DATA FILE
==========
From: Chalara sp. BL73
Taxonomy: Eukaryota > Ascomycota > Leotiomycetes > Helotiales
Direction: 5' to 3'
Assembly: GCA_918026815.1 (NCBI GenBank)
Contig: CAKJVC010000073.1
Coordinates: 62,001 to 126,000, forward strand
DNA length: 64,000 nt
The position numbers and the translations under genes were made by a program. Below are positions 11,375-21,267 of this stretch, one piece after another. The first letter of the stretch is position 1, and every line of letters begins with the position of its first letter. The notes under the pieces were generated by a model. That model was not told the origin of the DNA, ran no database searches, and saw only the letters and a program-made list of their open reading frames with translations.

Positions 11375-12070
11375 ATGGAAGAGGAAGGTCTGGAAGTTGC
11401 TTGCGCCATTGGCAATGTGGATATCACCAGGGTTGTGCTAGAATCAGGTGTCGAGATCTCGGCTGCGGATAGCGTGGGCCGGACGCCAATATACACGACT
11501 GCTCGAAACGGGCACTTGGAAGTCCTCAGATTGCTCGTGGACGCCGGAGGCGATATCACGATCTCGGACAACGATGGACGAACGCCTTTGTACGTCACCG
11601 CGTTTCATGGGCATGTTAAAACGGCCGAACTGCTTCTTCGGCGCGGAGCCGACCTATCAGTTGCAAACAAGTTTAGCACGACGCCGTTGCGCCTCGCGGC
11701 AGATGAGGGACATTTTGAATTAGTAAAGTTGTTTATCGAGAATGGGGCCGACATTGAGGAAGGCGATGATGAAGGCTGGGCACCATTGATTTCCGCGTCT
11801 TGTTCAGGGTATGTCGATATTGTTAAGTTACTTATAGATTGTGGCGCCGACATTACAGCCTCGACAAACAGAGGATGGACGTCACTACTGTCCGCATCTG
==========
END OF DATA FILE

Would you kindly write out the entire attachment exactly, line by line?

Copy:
From: Chalara sp. BL73
Taxonomy: Eukaryota > Ascomycota > Leotiomycetes > Helotiales
Direction: 5' to 3'
Assembly: GCA_918026815.1 (NCBI GenBank)
Contig: CAKJVC010000073.1
Coordinates: 62,001 to 126,000, forward strand
DNA length: 64,000 nt
The position numbers and the translations under genes were made by a program. Below are positions 11,375-21,267 of this stretch, one piece after another. The first letter of the stretch is position 1, and every line of letters begins with the position of its first letter. The notes under the pieces were generated by a model. That model was not told the origin of the DNA, ran no database searches, and saw only the letters and a program-made list of their open reading frames with translations.

Positions 11375-12070
11375 ATGGAAGAGGAAGGTCTGGAAGTTGC
11401 TTGCGCCATTGGCAATGTGGATATCACCAGGGTTGTGCTAGAATCAGGTGTCGAGATCTCGGCTGCGGATAGCGTGGGCCGGACGCCAATATACACGACT
11501 GCTCGAAACGGGCACTTGGAAGTCCTCAGATTGCTCGTGGACGCCGGAGGCGATATCACGATCTCGGACAACGATGGACGAACGCCTTTGTACGTCACCG
11601 CGTTTCATGGGCATGTTAAAACGGCCGAACTGCTTCTTCGGCGCGGAGCCGACCTATCAGTTGCAAACAAGTTTAGCACGACGCCGTTGCGCCTCGCGGC
11701 AGATGAGGGACATTTTGAATTAGTAAAGTTGTTTATCGAGAATGGGGCCGACATTGAGGAAGGCGATGATGAAGGCTGGGCACCATTGATTTCCGCGTCT
11801 TGTTCAGGGTATGTCGATATTGTTAAGTTACTTATAGATTGTGGCGCCGACATTACAGCCTCGACAAACAGAGGATGGACGTCACTACTGTCCGCATCTG